Jacob Markstrom is having an unreal season.
His save percentage of .915 — 14th among goaltenders with at least 20 starts — doesn’t fully tell the story of just how critical Markstrom has been to the Canucks. For that, you have to look at how the team has played defensively in front of him.
The Canucks have allowed the fourth-most shots per game this season, behind only the Chicago Blackhawks, New York Rangers and Ottawa Senators, and just ahead of the Detroit Red Wings. All four of those teams are well out of the playoffs, with the Senators in 29th in the NHL and the Red Wings in dead last, 11 points behind the next worst team.
Allowing that many shots against is usually a recipe for failure. Somehow, for the Canucks, it isn’t.
It’s not just the quantity of shots; it’s the quality. According to analytics website Natural Stat Trick, the Canucks have allowed the third-most scoring chances against at five on five in the NHL. The Canucks are not keeping shots to the outside; opposing teams are getting into the slot and racking up scoring chances.
Despite that, the Canucks still find themselves on top of the Pacific Division, primarily because Markstrom has been sensational at stopping scoring chances.
Former NHL goaltender Stephen Valiquette is currently a CEO of Clear Sight Analytics (CSA), which takes the tracking of scoring chances up a notch from the publically available data used by Natural Stat Trick. CSA includes additional information, like passing data, screens, deflections, and broken plays, to more accurately determine the likelihood of any given shot becoming a goal.
Valiquette recently shared the results of some of CSA’s proprietary work on Twitter, showing where the NHL’s goaltenders rank in Goals Saved Above Average (GSAA). In other words, how would an average goaltender perform while facing the same quality of shots?
Markstrom was at the top of the chart, with a 15.33 GSAA that was significantly higher than any other NHL goaltender. Once you take into account the screens he has battled through to track the puck, the broken plays he’s reacted to with lightning reflexes, and the back door plays where he has lunged across to make spectacular saves, Markstrom looks like the best goaltender in the entire NHL.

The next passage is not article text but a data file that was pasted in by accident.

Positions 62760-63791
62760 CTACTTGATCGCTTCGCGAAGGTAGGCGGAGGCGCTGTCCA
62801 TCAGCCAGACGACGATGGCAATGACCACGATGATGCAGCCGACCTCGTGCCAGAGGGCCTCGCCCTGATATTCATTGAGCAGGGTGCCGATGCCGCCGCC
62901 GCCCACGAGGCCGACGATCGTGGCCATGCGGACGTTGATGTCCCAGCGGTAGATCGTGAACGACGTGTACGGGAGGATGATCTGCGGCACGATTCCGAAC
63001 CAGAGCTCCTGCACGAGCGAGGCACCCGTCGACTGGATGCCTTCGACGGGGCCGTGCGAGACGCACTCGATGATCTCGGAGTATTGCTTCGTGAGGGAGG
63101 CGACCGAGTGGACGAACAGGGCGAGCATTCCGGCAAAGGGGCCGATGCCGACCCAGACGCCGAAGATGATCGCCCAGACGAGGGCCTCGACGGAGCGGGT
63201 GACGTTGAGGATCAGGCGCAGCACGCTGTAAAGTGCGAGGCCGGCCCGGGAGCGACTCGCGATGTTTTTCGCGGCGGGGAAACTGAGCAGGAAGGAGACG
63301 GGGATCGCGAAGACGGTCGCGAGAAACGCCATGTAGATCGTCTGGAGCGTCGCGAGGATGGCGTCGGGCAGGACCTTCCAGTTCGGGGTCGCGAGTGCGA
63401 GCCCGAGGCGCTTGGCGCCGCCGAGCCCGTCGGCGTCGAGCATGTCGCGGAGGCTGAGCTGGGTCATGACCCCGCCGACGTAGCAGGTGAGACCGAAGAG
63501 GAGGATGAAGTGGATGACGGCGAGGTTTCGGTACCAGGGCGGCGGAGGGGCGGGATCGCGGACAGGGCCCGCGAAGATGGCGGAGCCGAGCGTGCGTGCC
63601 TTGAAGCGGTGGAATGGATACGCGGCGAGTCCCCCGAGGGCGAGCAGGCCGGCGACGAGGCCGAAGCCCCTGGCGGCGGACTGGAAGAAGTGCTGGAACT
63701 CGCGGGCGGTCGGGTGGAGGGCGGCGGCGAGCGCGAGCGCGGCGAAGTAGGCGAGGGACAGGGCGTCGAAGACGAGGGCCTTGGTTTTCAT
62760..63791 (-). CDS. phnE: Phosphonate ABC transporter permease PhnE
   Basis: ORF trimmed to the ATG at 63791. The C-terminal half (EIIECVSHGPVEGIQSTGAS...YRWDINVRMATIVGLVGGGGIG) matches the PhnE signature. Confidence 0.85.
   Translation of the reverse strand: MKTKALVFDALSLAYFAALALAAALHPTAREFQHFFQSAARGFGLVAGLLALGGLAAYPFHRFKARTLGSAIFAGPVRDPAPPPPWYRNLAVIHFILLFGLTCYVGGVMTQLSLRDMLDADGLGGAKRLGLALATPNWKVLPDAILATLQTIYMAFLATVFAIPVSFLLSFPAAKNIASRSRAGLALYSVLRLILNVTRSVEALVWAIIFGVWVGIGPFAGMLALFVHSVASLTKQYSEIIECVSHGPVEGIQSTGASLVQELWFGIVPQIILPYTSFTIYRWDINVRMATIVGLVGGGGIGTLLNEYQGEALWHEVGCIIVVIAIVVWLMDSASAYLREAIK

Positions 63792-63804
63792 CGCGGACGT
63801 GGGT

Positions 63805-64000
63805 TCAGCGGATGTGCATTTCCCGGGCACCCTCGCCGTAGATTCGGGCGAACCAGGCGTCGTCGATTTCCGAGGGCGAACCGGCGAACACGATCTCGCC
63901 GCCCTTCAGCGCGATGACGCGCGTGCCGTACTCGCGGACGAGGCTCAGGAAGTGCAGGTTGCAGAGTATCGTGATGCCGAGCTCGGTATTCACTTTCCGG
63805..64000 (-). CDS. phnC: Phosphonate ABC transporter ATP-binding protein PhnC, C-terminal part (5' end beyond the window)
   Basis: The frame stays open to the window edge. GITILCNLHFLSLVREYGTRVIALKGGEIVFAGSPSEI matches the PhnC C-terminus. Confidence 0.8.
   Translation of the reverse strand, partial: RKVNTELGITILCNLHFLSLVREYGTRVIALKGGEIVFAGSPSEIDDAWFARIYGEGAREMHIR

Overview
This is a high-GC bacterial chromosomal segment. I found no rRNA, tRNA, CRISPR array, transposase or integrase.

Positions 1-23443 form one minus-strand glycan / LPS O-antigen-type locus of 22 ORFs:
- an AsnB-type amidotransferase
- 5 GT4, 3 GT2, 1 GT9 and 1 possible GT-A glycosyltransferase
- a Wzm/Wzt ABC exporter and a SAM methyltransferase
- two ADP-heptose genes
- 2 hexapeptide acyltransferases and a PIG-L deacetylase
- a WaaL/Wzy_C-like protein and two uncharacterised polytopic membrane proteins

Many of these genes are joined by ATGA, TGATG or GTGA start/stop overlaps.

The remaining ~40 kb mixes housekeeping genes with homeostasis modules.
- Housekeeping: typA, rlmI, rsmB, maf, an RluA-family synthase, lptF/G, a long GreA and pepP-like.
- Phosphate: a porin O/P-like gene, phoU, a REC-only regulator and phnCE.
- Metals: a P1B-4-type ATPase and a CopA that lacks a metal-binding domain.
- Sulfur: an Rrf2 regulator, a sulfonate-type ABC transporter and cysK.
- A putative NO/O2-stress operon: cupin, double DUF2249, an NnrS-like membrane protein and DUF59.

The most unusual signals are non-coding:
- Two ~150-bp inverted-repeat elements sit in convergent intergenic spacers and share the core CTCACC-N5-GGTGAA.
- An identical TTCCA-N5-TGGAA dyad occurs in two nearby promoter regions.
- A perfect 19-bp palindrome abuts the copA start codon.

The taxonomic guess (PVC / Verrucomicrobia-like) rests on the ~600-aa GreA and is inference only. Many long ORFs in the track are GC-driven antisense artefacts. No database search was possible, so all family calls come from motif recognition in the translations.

That’s great for the Canucks this season, who are in a solid position to make the playoffs for the first time in five years, but it leaves them in a quandary for the future. Markstrom is on the last year of his contract and is in line for a significant raise from his current $3.67 million cap hit.
That could make things sticky for next season, where the Canucks already have around $63.5 million committed to the $81.5 million salary cap. That doesn’t include performance bonuses for the likes of Elias Pettersson and Quinn Hughes, which will have to be carried over to next year, chipping off another chunk of cap space.
That doesn’t leave much room to re-sign Markstrom and fellow unrestricted free agents Chris Tanev and Josh Leivo, as well as restricted free agents Jake Virtanen, Adam Gaudette, Troy Stecher, and others. That cap space will disappear quickly.
Even more troubling is the 2021-22 season, when both Pettersson and Hughes will be in line for massive contracts. The issue isn’t just about getting Pettersson and Hughes signed, but having enough flexibility under the cap to improve the team around them.
That makes Markstrom’s next contract a crucial one. The Canucks can likely keep the cap hit reasonable with a longer-term deal, but those get dicey for goaltenders over 30, as we’ve seen from Sergei Bobrovsky’s disastrous first season of a seven-year, $70 million contract with the Florida Panthers. A short-term contract with a higher cap hit would make more sense for the Canucks, who have to be thinking of the Seattle expansion draft and the up-and-coming Thatcher Demko.
To make a higher cap hit work over the next couple years, however, would require some significant wheeling and dealing to clear cap space. And the better Markstrom performs, the bigger the challenge for GM Jim Benning and his management team.
Stick-Taps and Glove-Drops
- A tap of the stick to Daniel and Henrik Sedin, whose numbers were raised to the rafters of Rogers Arena on Wednesday night. We’ll never see their like in the NHL again.
- Further stick-taps to the Canucks organization, who perfectly handled the entire week with the Sedins, bringing back not only other legends whose numbers have been retired, but a whole host of Sedin teammates. The ceremonies were as classy as the Sedins themselves.
- 36 Canucks prospect Tyler Madden continues to tear up the NCAA. He’s currently fourth in the nation with 36 points in 26 games and his 18 goals are tied for third.
- 24 Madden has been excellent, but you shouldn’t overlook his teammate and fellow Canucks prospect Aidan McDonough, who is sixth among NCAA freshmen with 24 points in 23 games. Scoring at a point-per-game pace as a freshman is impressive for a seventh-round draft pick.